“New Study Shows Humane Farming Opens Opportunities to Increase Seafood Consumption in the US,” which was released in conjunction with the Global Aquaculture Alliance (GAA)’s GOAL 2018 conference in Guayaquil, Ecuador, from Sept. 25 to 27.
Embargoed for Release on September 26, 2018
New Study Shows Humane Farming Opens Opportunities to Increase Seafood Consumption in the US
But Aquaculture Faces Risks to Trust from Lack of Understand Among Customers and Consumers
Quito— A new study by Changing Tastes and Datassential previewed during the GAA GOAL conference found that humane production practices can play a key role in expanding the market for farmed fish and seafood in the U.S. Humane Aquaculture: Opportunities on the Plate assessed how humane production practices influence the choices of both the US consumer and also individuals responsible for menu and purchasing decisions in the US Foodservice Industry.
The study found that both half of consumers and half of menu and purchasing decision makers are more likely to purchase fish and seafood that is humanely harvested. More than half of all consumers and decision makers also believe that humanely produced fish and seafood is likely to be higher quality, taste better and have better texture.
“Humane production practices may increase the attractiveness of farmed fish and seafood both to US consumers and to the businesses that purchase it and offer or serve it to them,” said Arlin Wasserman of Changing Tastes. “Increasing the attractiveness of farmed fish and seafood can create meaningful opportunities over the next several years.” In an earlier study, Changing Tastes found that US consumers are on trend to reduce about 20% of beef consumption by 2025.
“In recent prior studies, we looked at how American consumers want to eat, and found that nearly one in five Americans intend to reduce the amount of red meat they eat and their top choice for replacing it is fish and seafood. They also prefer wild caught fish” said Marie Molde of Datassential. “US consumers’ main concerns about eating red meat, as well as poultry, are animal welfare and antibiotic use. US consumers now have the same concerns about eating fish and seafood, probably because of what they know about meat and poultry.”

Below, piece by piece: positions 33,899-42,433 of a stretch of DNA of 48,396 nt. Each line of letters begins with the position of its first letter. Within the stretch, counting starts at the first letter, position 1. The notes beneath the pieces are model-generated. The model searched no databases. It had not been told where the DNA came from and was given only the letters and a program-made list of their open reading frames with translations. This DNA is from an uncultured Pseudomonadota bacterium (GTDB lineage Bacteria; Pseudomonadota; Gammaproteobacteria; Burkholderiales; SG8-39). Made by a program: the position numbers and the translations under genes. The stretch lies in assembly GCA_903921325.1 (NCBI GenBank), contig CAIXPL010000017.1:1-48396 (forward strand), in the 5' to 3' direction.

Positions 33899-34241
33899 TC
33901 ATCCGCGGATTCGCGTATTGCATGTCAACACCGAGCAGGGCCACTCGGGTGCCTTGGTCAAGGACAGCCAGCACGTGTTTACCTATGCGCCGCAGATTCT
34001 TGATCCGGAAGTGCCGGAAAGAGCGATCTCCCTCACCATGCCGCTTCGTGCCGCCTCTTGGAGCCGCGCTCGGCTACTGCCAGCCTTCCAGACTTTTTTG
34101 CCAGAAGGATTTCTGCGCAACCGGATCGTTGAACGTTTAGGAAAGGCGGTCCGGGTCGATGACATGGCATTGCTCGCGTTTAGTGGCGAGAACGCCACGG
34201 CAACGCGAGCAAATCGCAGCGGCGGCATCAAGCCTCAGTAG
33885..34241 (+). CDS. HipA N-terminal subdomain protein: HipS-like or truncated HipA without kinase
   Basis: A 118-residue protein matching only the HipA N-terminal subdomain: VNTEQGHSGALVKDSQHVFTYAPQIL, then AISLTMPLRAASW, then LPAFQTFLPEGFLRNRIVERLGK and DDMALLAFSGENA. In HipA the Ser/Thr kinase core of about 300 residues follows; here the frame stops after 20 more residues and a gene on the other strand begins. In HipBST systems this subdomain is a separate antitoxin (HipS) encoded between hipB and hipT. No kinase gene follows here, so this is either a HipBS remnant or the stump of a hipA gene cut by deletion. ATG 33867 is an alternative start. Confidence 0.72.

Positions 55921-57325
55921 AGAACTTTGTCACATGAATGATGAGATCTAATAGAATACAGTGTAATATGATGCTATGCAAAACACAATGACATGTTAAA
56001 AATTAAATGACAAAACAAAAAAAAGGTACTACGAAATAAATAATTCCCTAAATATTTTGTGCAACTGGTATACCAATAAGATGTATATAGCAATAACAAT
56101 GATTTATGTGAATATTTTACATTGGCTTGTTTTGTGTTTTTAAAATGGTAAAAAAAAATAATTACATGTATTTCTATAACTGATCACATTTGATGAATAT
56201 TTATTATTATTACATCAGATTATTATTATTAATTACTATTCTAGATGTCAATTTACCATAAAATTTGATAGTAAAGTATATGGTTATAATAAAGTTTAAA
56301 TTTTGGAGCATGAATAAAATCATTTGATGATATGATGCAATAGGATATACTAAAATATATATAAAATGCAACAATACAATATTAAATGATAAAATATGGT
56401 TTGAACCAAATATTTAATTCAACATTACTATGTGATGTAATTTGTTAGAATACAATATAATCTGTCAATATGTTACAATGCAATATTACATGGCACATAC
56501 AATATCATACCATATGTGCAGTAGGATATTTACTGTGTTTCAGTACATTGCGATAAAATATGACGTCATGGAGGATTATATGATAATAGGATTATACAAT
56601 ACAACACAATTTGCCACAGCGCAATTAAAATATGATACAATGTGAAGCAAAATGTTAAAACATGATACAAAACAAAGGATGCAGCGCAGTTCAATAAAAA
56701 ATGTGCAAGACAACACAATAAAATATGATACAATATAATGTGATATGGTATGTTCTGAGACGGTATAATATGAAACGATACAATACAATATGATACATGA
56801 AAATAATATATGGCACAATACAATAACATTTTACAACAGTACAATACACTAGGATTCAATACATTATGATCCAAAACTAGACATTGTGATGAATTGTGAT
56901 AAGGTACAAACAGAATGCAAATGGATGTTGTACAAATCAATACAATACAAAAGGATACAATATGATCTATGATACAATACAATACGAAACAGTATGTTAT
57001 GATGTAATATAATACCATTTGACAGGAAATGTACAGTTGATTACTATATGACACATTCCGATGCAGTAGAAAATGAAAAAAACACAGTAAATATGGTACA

The Humane Aquaculture study also found that US consumers and decision makers are most aware and concerned about live slaughter and antibiotic use for both wild capture and farmed fish. Consumers are much less aware of other production practices, like stunning, transport, and clipping. Consumer and operator concern about humane treatment increases once they become aware of these practices.
“Adopting humane practices in aquaculture and avoiding the use of antibiotics directly addresses consumer concerns about eating more fish and seafood. Humane slaughter practices may even make farmed fish and seafood more attractive than wild-caught choices,” said Wasserman. “While adopting humane practices and eliminating antibiotic use can improve the US market for fish and seafood, not making improvements may pose a risk to the industry’s reputation and the appeal of farmed fish and seafood.”
The Humane Aquaculture study also found that about half of all decision makers and consumers aren’t sure what practices the aquaculture industry or the wild capture fish industry currently use, but over a quarter believe that humane practices are in place and followed. It also found that over 70% of consumers and decision makers believes that popular rating and certification programs like Seafood Watch, BAP, ASC, and GLOBALG.A.P. all include some or all humane practices.
“Our study found that aquaculture industry currently benefits from lack of awareness among consumers and decision makers as well as a bit of a halo effect. Many consumers and decision believe that the aquaculture industry has already adopted humane practices and that sustainably certified and rated fish and seafood are produced using humane practices. But if consumers or menu and purchasing decision makers decide that’s not true, they may quickly change their tastes to favor other types of food,” said Wasserman. “It’s early days for the aquaculture industry and it can avoid many of the challenges that suppliers of other proteins have experienced. It’s also easier to invest in better practices in order to increase sales rather than respond to criticism and declines.”